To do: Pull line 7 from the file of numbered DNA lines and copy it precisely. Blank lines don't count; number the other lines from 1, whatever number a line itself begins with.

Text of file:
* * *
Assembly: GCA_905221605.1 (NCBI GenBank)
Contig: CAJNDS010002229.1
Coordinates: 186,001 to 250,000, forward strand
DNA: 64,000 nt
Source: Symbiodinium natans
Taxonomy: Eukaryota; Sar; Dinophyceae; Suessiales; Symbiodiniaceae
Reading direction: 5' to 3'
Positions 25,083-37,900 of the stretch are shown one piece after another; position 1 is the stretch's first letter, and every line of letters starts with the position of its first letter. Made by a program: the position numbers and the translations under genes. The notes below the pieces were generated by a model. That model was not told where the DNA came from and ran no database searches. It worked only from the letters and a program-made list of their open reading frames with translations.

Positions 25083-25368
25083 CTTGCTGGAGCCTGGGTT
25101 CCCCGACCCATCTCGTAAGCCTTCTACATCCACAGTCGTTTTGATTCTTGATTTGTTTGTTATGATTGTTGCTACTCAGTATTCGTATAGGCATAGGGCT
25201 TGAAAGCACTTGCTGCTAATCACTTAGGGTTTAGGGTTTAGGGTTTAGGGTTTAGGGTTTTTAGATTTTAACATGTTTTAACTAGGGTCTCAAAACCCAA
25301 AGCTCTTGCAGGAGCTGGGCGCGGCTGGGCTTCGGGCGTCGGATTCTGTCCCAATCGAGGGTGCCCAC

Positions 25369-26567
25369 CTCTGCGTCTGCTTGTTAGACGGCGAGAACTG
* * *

Reading direction: 5' to 3'